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The Affordable Care Act & Small Business Recap

On February 4, McBrayer and Business Lexington presented a panel discussion on how small businesses can navigate the Affordable Care Act. I was honored to moderate the event and hope that attendees benefited from the panel’s real-world advice on how to traverse the new landscape of health insurance. A huge thank you to the panelists: Jon Carroll, Beverly Clemons, Betsy Johnson, Cris Miller, and Garry Ramsey.

Attendees of the sold-out event arrived with numerous inquiries for our panelists. Below, you’ll find a few of the questions posed, along with the information that was provided. If you have questions about how the Affordable Care Act will affect your small business, contact a McBrayer attorney today.

Q: How should I discuss the Affordable Care Act with my employees?

A: As an employer, you must examine insurance options from a different perspective than that of your employees. The Affordable Care Act is not completely changing insurance, but it is creating a lot more options, including those provided through Kentucky’s state insurance exchange, kynect.gov. You are responsible for ensuring that your employees are knowledgeable about their choices. You need to know your workforce – who qualifies for subsidies, who is eligible for Medicaid, who may be covered through a spouse’s insurance, etc. – to really understand their needs. Once you know this vital information, you should speak with each individual employee based upon his or her particular healthcare requirements.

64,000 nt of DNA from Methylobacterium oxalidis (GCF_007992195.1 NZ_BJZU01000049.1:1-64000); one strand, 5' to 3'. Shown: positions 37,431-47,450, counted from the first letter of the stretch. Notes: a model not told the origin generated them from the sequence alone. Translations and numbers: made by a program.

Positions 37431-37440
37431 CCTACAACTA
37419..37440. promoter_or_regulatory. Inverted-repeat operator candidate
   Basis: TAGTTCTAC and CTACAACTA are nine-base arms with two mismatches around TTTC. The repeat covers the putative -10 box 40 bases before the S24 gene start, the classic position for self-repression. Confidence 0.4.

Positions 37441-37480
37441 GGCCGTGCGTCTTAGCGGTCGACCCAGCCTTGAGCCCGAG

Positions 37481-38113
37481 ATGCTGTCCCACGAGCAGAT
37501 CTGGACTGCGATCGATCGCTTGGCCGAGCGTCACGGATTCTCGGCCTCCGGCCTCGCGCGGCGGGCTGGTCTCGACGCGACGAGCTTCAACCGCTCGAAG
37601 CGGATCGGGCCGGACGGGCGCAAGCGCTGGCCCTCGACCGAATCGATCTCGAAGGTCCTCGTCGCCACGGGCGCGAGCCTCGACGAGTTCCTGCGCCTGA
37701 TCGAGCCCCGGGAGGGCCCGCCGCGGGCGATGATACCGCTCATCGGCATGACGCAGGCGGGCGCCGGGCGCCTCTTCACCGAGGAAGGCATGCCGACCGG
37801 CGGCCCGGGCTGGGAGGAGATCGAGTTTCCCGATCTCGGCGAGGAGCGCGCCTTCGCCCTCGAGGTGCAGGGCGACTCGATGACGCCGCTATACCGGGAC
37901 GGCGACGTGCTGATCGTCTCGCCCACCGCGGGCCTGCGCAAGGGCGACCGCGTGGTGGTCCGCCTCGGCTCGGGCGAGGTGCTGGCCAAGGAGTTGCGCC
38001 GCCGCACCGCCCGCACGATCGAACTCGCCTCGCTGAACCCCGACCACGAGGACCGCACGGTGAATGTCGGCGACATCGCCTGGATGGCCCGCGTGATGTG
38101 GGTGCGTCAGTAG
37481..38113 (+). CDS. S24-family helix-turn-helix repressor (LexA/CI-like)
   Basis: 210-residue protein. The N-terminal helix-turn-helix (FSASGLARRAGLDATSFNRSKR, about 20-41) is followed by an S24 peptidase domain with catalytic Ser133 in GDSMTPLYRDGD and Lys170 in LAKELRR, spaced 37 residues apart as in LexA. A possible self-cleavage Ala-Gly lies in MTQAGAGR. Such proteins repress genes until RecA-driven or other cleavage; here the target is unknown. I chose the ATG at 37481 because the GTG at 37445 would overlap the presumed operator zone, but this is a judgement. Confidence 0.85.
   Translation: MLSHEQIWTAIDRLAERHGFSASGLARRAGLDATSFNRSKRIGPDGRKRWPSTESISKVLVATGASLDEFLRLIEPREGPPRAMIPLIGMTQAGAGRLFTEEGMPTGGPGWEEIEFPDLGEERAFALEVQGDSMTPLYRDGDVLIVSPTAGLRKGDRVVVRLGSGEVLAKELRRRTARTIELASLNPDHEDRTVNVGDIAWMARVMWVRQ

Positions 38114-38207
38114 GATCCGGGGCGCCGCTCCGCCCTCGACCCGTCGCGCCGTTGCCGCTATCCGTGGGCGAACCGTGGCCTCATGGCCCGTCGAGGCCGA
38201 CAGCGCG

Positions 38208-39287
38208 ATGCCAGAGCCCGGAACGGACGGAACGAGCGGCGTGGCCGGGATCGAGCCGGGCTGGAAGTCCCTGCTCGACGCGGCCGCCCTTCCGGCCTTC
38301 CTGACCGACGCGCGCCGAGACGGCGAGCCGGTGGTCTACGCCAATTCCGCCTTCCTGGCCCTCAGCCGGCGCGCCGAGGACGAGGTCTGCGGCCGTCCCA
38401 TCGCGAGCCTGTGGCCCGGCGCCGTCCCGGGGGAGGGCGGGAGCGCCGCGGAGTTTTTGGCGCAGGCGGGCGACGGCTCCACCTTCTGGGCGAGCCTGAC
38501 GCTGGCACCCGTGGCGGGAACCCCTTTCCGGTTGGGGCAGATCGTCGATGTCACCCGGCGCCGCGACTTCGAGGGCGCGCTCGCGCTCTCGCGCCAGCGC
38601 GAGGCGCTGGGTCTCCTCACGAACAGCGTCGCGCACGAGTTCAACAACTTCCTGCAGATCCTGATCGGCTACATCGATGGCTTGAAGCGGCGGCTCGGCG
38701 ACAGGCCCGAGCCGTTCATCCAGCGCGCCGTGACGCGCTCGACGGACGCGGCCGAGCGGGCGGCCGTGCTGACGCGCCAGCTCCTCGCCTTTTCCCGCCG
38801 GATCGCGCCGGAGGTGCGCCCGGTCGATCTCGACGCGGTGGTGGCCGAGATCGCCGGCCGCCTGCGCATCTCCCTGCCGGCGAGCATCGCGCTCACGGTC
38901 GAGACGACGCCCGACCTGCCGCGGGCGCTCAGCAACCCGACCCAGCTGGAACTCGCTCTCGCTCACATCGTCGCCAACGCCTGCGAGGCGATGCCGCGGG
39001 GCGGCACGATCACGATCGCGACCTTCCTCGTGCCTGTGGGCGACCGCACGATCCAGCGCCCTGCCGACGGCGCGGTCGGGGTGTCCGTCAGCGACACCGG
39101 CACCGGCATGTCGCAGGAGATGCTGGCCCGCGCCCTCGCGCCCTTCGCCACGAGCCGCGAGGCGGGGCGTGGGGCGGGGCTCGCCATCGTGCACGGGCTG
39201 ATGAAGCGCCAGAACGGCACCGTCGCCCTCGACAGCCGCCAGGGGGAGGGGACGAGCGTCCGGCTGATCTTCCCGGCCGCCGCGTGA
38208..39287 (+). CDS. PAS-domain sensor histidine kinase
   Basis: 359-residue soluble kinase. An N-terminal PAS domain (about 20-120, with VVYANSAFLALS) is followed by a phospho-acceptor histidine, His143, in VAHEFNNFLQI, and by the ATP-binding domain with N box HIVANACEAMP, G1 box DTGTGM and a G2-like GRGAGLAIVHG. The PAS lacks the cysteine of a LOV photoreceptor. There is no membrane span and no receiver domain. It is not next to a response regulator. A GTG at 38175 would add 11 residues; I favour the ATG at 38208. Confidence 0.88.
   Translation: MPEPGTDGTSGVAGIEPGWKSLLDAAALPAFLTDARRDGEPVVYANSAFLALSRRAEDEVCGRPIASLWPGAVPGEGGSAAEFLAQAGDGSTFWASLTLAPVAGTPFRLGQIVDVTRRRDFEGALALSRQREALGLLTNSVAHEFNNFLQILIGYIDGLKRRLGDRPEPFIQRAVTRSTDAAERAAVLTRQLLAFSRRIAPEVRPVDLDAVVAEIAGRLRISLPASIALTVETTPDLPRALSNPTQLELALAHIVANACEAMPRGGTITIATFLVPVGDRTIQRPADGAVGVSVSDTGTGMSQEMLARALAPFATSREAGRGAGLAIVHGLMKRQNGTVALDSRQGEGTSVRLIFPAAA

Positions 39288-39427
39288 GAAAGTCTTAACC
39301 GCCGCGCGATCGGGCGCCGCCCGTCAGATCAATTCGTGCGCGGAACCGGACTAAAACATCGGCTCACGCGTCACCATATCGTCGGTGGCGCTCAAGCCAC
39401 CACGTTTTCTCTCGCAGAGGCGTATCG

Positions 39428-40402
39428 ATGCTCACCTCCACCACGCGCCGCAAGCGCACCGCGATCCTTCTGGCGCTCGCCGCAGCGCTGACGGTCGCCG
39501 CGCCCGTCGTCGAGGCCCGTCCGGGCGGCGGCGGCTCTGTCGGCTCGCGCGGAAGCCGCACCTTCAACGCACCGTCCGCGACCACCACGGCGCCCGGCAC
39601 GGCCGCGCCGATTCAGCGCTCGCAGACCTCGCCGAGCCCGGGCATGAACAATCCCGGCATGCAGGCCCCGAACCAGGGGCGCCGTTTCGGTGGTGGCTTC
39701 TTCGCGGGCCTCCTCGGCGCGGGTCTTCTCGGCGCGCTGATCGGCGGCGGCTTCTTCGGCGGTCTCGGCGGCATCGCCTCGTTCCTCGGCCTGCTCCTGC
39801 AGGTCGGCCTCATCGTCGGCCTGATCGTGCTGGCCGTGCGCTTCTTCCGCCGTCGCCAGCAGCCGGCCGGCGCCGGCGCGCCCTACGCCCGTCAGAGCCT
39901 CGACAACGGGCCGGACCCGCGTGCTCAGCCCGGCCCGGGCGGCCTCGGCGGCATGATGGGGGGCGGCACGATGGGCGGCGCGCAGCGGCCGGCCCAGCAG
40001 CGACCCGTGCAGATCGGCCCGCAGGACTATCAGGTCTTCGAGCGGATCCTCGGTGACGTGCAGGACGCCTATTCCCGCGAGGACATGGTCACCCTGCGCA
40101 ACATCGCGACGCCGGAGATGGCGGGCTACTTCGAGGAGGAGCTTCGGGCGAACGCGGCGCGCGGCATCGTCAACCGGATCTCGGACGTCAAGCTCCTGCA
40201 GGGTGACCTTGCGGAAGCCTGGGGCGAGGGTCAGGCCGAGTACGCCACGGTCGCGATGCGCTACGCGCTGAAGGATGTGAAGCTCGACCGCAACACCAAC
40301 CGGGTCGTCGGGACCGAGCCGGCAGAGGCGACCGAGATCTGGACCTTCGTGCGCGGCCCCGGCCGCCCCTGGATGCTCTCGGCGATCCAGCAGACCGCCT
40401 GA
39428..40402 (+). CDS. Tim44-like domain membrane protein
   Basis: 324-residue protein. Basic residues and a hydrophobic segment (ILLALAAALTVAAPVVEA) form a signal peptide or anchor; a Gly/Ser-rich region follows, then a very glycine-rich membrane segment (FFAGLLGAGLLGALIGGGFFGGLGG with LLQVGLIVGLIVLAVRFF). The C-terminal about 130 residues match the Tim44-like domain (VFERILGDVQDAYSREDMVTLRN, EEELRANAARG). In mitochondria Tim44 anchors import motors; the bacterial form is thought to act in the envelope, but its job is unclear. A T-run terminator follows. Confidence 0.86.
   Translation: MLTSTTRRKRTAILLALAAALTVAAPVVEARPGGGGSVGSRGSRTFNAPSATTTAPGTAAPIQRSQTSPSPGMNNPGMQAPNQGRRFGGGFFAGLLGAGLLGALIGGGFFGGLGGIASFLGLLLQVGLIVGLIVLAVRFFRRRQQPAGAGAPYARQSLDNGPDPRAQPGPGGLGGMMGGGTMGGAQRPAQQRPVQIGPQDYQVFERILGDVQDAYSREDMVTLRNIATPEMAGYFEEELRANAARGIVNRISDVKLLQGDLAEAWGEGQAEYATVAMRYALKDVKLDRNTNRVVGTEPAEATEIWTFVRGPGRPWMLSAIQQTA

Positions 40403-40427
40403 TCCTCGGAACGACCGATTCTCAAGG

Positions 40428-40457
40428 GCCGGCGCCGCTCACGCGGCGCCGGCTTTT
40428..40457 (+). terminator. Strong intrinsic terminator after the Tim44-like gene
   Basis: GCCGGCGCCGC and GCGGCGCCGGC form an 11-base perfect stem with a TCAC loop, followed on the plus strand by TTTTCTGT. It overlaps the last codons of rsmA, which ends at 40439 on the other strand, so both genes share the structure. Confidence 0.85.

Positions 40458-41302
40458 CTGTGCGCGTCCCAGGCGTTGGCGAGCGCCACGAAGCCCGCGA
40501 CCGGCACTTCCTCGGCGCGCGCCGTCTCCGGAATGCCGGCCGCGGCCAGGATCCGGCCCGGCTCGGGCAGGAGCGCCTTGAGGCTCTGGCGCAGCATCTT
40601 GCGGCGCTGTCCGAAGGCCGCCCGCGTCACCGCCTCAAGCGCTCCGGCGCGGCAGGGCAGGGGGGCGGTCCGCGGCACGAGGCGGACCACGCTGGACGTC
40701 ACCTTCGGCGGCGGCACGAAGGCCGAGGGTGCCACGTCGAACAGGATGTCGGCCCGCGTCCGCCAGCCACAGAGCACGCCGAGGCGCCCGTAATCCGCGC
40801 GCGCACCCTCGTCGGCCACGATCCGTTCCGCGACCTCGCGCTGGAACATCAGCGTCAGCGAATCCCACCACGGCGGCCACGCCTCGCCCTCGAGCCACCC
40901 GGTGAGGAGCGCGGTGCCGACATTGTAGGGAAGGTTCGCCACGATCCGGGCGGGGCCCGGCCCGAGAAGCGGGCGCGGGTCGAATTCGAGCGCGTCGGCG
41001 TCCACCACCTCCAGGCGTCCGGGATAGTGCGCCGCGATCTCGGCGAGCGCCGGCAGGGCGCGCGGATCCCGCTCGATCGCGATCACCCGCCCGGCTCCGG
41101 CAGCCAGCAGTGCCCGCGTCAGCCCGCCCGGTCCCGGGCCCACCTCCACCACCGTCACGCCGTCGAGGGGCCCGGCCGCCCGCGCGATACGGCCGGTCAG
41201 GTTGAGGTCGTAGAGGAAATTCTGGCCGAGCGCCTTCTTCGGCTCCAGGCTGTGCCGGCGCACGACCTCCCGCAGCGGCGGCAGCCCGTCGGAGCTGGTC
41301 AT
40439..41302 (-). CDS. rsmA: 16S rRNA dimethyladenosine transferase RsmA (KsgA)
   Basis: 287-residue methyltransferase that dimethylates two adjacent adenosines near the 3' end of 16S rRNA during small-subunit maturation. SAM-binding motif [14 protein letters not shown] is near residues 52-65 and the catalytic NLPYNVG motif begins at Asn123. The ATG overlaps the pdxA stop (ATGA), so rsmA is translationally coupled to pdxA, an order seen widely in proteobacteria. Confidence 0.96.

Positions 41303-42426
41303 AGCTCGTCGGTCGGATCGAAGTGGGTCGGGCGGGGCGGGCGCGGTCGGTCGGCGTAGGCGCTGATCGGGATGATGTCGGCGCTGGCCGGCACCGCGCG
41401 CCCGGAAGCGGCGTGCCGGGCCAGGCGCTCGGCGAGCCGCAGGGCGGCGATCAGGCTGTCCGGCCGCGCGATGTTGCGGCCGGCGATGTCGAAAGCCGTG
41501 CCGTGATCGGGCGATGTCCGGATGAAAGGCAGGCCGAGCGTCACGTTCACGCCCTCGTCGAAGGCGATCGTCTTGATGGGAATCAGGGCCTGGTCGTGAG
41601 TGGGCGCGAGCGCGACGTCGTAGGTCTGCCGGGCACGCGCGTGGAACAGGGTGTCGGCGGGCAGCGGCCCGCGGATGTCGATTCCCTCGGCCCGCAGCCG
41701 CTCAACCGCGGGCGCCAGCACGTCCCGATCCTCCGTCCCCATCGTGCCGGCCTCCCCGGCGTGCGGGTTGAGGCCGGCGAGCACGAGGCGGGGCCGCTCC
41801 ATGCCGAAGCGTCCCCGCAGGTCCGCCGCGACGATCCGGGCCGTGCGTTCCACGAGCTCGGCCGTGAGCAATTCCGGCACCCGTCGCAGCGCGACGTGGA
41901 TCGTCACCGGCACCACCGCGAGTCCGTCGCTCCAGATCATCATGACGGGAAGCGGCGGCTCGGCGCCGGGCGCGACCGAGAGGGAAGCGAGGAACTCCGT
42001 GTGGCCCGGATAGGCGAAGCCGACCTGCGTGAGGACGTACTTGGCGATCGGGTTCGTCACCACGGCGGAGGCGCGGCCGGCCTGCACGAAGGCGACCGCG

Q: Medicaid seems to have such a negative reputation, but with the expansion, more people are going to be eligible. How can I encourage employees to look into this type of coverage?

A: While Medicaid has historically been considered less desirable than other insurance, this view is changing with the Medicaid expansion. One of your first steps should be to screen employees for Medicaid eligibility, which can be done through kynect.gov. If they do qualify, it is a win-win situation. Employers can take them off of the group insurance roll, thereby reducing the business’ costs, and employees are not responsible for premiums if enrolled in Medicaid – they may even receive richer benefits through the program.

Q: I am a small employer and want to offer insurance, but I do not know whether to offer it through SHOP or to increase employees’ salary so that they can buy it themselves through the individual market. Which should I choose?

A: Again, you need to know your employees’ circumstances. SHOP enables employers to compare options in a user-friendly format, control the coverage offered to employees, and decide how much is paid toward employee premiums. For employers with less than 25 employees, a tax credit may be available if coverage is purchased through SHOP. With individual insurance, employees can choose options more tailored to their own particular needs and may also receive a subsidy – something not available if coverage is obtained through SHOP.

Q: If I decide to use SHOP, must all of my employees enroll?

A: Not all, but 70% of eligible employees must enroll in the plan(s) that are offered. When calculating the percentage, some employees may be excluded from the equation. For example, if an employee is already covered through a spouse’s insurance or receives Medicare, that individual is not considered in the 70% determination.

Q: I have worked with an insurance agent before, but I can now speak to “kynectors” through kynect.gov. So do I really need an agent anymore?

A: Kynectors are individuals or organizations trained to help small businesses and employees look for coverage options. They can help complete eligibility and enrollment forms, but they are not licensed by the Department of Insurance. Your agent or broker may be in the best position to guide you through complex coverage options, especially when making insurance decisions for a small business.

Anne-Tyler Morgan

 

 

 

 

 

Anne-Tyler Morgan is an Associate of McBrayer, McGinnis, Leslie & Kirkland, PLLC.  Ms. Morgan concentrates her practice in healthcare law and is located in the firm’s Lexington office. She can be reached at atmorgan@mmlk.com or at (859) 231-8780. 

This article is intended as a summary of federal and state law and does not constitute legal advice.

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